Over the next two weeks, the voters of Iowa and New Hampshire will go to the polls and cast the first real ballots in Campaign 2000. Unfortunately, those same voters won't be able to vote for a candidate they can actually identify with.
That's because there is no candidate of the people. In this age of $70 million campaign war chests (the
amount George W. Bush has raised so far), almost every legitimate contender is indebted to the corporate executives and wealthy financiers who are financing this election. In Bush's case, almost 300 corporate CEOs have contributed to his election bid. Bill Bradley has taken money from almost 100 business heads.
The absence of a people's candidate is glaringly illustrated in a new book published by the Center for
Public Integrity. Charles Lewis, the Center's executive director, has said that "Each of the leading candidates has done public policy favors for their major contributors."
Many of Governor Bush's largest contributors are oil and gas companies. The book charges that Bush let them run roughshod over environmental protections in Texas. Democratic contender Bill Bradley is noted for the support he receives from Wall Street, a constituency that he nurtured during his time as a member of the Senate Finance Committee.
One of the more glaring individual examples occurred too late to be included in the Center's book. Last
week, it was revealed that Senator John McCain sent a letter demanding action on the pending television license application of one of his large donors, Paxson Communications. McCain's campaign has received over $20,000 in donations from Paxson executives and lobbyists.
The apparent conflict of interest in McCain's action is made even more notable since the Senator has based much of his run for the Republican presidential nomination on a call for campaign finance reform. He and Bradley have both promised to clean up the system if elected President. And the pair have vowed to refuse "soft money," funds political parties use to support their party's agenda, if nominated by their respective parties.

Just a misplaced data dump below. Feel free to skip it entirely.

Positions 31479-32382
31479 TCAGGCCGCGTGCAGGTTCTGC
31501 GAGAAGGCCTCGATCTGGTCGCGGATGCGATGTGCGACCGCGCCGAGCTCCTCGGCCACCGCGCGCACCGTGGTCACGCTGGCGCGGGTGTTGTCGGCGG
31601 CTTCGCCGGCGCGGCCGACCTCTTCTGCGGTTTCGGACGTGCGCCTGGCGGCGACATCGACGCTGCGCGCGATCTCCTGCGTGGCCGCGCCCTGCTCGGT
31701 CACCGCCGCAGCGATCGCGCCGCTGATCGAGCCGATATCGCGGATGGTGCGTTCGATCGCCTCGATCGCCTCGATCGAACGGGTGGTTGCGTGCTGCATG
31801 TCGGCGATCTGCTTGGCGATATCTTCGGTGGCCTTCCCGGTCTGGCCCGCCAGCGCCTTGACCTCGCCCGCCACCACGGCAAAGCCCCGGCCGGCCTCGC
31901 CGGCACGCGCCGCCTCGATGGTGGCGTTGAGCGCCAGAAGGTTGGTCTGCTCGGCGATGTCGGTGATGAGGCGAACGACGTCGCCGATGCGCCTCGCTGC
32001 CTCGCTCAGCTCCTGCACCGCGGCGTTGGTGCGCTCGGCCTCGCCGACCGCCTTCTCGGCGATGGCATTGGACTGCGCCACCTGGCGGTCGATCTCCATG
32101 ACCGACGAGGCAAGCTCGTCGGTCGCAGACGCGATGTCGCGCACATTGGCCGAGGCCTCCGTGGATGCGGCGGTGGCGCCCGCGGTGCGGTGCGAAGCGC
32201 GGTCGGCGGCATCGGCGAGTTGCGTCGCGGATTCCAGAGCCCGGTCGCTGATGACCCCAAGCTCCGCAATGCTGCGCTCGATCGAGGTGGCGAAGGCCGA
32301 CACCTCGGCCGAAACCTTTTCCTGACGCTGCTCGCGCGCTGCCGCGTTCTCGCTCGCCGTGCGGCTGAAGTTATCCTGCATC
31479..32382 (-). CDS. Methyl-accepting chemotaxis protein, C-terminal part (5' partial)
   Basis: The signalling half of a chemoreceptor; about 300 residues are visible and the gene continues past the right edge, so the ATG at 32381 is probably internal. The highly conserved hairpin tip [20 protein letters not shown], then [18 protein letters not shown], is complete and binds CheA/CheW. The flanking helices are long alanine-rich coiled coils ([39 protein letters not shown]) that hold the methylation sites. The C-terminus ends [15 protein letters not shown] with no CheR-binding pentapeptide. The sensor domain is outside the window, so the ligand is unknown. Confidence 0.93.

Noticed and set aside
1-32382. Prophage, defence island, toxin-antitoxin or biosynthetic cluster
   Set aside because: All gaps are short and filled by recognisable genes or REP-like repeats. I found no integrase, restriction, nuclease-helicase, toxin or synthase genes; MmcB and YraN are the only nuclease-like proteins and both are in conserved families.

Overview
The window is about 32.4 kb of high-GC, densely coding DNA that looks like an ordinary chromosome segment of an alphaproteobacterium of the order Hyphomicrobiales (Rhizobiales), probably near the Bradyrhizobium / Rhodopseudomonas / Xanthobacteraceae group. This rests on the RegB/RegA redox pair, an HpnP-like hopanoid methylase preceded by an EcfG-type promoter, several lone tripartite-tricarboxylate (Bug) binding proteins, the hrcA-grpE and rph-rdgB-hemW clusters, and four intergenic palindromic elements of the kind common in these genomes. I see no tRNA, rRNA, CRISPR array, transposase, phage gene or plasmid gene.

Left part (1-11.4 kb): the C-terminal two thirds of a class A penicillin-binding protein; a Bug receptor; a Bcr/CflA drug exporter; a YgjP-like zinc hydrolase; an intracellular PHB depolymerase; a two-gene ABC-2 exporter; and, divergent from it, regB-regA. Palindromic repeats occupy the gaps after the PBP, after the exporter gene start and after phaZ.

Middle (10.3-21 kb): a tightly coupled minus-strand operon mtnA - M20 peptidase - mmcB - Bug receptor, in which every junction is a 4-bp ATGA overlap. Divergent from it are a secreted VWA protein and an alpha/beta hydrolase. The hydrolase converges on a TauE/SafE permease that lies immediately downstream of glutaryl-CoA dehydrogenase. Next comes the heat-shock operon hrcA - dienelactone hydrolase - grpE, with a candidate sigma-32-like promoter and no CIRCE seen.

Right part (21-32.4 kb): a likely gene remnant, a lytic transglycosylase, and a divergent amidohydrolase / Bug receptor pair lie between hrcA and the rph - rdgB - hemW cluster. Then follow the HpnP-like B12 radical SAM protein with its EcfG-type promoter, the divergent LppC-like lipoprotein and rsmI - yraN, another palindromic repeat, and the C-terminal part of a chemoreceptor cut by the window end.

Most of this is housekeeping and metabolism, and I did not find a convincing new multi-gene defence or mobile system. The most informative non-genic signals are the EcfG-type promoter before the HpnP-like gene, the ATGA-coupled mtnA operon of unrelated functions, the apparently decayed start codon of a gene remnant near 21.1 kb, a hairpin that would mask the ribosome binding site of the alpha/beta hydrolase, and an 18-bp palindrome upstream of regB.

McCain, however, refuses to apologize for writing the letter. Instead, he points to the controversy as an
example of the "cloud of suspicion" that all politicians
labor under because of the broken campaign finance system. Even if a politician's motives are pure, argues McCain, he or she is assumed guilty whenever there
is even the appearance of impropriety.
The Senator is partly right. In Campaign 2000, only two candidates appear to be financing their own campaigns. That short list includes Republican Steve Forbes and Reform Party candidate Donald Trump. Forbes played off this reality in a recent debate, noting that there wasn't the slightest possibility that he would be improperly influenced as President since he was beholden to no one.
But the democratic process can't survive if it depends on eccentric millionaires running for President. Something has to be done to fix the system so that real people can run for office without being handicapped by their lack of connections to the chief executive officers of Fortune 500 companies.
McCain and Bradley say they want to cut off the influence of soft money. Although that's a step in the right direction, still more needs to be done.
Some experts have suggested deregulating the system entirely. This would allow individuals to donate more than the current $1000 maximum to campaigns. Allowing persons to donate more would get rid of the huge cost now required to find thousands of people who are willing to donate to a campaign - an up-front search cost that effectively precludes all but the best connected or wealthiest from considering a run for office.
Deregulation may be a legitimate solution. It at least gets rid of the unconstitutional implications of
the current system that risks violating the First Amendment by limiting individuals' political speech as
expressed through their donations.
None of these reforms, however, will be implemented before the current presidential race reaches the
finish line. A few years ago, it would have been impossible to imagine either Steve Forbes or Donald
Trump as possible candidates of the people. But that's where our democracy has found itself at the beginning of the 21st Century.